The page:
Study tracks flathead catfish route into Great Lakes

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By WHITNEY MCDONALD
Capital News Service

Information about flathead catfish missing from historical Great Lakes databases has aquatic organism researchers curious about when the fish emerged in this region.

“As I was putting together information about its (the flathead catfish) distribution I noticed some strange things happening up in the Great Lakes,” said Pam Fuller, a researcher with the U.S. Geological Survey in Gainesville, Florida.

“I decided to delve in more to figure out what was going on,” said Fuller, who manages a data base of over a thousand species worldwide, including fish, crustacean, mollusks and plants. Her flathead catfish research brought her to examine the Great Lakes region.

The results of her look at the invasion of flathead catfish into the Great Lakes were reported recently in the Journal of Great Lakes Research.

A flathead catfish is a brown and yellow fish that can weigh more than 50 pounds, according to the Department of Natural Resources. It is most likely to be seen at night when it si looking for prey.

Flathead catfish began making their way into Great Lake basins in the 1920s, the study found. The first discovery in the Great Lakes region was in the Kalamazoo and Grand rivers, which drain into Lake Michigan.

The flathead catfish is native to Mississippi, Missouri, Ohio, Tennessee, Arkansas and Rio Grande river drainages.

The study examined Michigan surveys, reports and stocking efforts, along with historical and recent literature, Fuller said.

It found when, where and how many flathead catfish came to the Great Lakes region. For some years the data was sparse.

“There was a time frame where there was just no information,” Fuller said.

Some of the data showed only a few fish in certain locations. For example, only one flathead catfish was recorded in 1953 in Wolf Lake, Wisconsin, the study said.

The study found that fish stocking in the late 1800s could be responsible for first introducing the fish into Great Lakes waters.

It could have been an undocumented state stocking of fish or a private undocumented stocking, the study said. No records were found to verify this during the study.

Between 2000 and 2010 the study found that there were 10  fish stockings not approved by the state. Before then, the flathead catfish was found in 20 tributaries, the study reports. They are now in 24 tributaries.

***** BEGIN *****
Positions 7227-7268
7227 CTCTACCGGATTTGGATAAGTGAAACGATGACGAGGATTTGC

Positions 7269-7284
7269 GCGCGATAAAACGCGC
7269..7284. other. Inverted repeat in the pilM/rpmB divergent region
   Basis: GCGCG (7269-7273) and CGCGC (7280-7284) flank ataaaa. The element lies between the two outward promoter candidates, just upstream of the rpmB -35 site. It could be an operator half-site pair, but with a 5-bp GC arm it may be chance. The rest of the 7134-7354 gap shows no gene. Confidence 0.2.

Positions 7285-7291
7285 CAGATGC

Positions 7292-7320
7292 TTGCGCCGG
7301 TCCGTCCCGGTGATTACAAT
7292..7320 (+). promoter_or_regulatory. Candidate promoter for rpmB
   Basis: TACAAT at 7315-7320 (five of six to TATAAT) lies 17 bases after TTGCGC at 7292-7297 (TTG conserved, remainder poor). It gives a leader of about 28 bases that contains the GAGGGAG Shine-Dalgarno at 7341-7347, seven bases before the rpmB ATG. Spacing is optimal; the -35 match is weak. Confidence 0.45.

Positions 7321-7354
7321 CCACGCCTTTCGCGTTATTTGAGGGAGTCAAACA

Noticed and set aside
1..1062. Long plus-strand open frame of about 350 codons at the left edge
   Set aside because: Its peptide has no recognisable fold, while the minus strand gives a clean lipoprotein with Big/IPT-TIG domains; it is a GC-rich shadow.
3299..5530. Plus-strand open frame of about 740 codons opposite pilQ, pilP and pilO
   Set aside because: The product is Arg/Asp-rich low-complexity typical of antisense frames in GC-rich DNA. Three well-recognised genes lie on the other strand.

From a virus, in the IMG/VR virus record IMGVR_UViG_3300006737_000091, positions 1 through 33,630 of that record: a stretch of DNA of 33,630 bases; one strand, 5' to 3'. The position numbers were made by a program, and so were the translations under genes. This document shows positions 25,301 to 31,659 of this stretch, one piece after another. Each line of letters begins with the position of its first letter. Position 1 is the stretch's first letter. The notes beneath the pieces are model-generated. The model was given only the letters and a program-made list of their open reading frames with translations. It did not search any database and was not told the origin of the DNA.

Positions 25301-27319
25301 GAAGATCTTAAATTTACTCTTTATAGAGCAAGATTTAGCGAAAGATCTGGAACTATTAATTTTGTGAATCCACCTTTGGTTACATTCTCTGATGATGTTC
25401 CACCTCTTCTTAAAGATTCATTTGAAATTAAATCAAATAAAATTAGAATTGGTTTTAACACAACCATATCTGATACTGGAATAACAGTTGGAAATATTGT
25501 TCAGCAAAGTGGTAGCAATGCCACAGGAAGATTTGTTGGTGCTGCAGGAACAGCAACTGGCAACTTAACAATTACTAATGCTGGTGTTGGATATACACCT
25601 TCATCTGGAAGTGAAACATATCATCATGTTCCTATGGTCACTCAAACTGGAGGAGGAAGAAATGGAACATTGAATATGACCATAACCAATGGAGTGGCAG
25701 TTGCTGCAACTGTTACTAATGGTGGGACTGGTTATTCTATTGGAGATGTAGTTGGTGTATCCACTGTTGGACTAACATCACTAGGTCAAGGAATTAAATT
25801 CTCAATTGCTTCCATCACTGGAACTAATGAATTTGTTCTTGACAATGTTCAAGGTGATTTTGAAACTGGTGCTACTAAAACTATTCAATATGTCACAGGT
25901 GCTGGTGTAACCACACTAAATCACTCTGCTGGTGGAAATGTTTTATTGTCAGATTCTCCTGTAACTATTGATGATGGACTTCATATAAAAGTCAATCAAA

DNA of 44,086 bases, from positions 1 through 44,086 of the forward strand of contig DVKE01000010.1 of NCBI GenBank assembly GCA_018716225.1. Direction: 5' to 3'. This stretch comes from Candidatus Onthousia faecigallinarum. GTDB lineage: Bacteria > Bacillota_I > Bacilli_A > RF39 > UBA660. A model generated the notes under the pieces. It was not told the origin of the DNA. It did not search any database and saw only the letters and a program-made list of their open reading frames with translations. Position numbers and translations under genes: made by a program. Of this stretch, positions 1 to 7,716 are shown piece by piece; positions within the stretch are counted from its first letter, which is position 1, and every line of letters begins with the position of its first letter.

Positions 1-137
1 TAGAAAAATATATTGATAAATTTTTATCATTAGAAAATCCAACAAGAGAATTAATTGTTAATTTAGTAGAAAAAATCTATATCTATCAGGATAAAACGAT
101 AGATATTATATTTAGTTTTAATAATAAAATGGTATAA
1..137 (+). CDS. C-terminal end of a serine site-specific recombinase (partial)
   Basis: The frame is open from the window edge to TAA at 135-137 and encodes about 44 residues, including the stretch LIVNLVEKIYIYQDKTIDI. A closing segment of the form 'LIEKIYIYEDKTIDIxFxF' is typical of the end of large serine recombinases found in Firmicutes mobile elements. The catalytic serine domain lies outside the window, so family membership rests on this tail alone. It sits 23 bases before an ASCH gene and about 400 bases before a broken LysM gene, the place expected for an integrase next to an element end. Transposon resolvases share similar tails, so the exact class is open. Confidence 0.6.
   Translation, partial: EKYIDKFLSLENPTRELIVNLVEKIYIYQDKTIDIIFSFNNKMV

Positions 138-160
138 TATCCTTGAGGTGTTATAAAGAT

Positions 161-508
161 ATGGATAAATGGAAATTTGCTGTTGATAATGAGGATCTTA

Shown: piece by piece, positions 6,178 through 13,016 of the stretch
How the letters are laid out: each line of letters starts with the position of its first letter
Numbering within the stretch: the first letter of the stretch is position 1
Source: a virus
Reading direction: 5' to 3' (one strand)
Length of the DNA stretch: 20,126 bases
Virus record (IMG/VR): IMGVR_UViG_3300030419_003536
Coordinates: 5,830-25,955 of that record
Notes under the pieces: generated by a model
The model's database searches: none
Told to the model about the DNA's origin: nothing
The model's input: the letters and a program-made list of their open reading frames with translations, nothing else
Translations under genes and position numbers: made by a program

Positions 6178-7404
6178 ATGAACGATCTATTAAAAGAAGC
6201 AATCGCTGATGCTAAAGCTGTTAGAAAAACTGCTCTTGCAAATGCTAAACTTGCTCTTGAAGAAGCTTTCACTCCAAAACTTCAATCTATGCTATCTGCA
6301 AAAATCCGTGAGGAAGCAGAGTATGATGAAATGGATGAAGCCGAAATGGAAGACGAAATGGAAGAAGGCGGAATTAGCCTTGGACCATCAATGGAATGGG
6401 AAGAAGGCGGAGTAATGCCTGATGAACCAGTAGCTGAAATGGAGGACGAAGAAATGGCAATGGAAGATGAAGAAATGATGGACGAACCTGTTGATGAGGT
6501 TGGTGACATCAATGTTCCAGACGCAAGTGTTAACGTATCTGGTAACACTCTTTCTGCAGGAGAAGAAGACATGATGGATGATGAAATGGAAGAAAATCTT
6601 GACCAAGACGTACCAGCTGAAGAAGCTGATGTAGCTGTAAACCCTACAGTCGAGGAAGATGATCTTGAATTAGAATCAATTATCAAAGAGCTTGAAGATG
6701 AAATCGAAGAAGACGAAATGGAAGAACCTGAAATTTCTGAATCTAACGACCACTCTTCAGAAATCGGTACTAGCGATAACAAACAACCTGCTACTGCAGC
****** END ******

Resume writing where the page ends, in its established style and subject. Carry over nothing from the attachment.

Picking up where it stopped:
Flathead catfish are difficult to find in waterways because they like to be in deep water, in holes and hidden under debris, the study said.

The research has not found any direct harm in the Great Lakes from the invasive fish, but their presence elsewhere has resulted in the decline of native fish. They have huge impacts in other areas in the country where they have been introduced primarily the along Atlantic coast, Fuller said.

A study in the Journal of the Southeastern Associated Fish and Wildlife Agencies found that native fish such as the brown bullhead, redbreast sunfish, largemouth bass and spotted bullhead populations have decreased since the introduction of flathead catfish. Young sturgeons are also becoming prey to the flathead catfish which is interrupting restoration programs.

Similar impacts could potentially reduce native fish in the Great Lakes if flathead catfish populations are not managed, Fuller said.

There are plans to control the movement of the fish in rivers to protect the lakes as they continue to head north. Electric barriers have already been implemented in some rivers.

“It’s not going to be feasible in the Great Lakes but these things are primarily in the rivers and the lakes adjacent to the Great Lakes,” Fuller said. “So electrification could work in the mouths of the rivers.”

Whitney McDonald is a reporter for Great Lakes Echo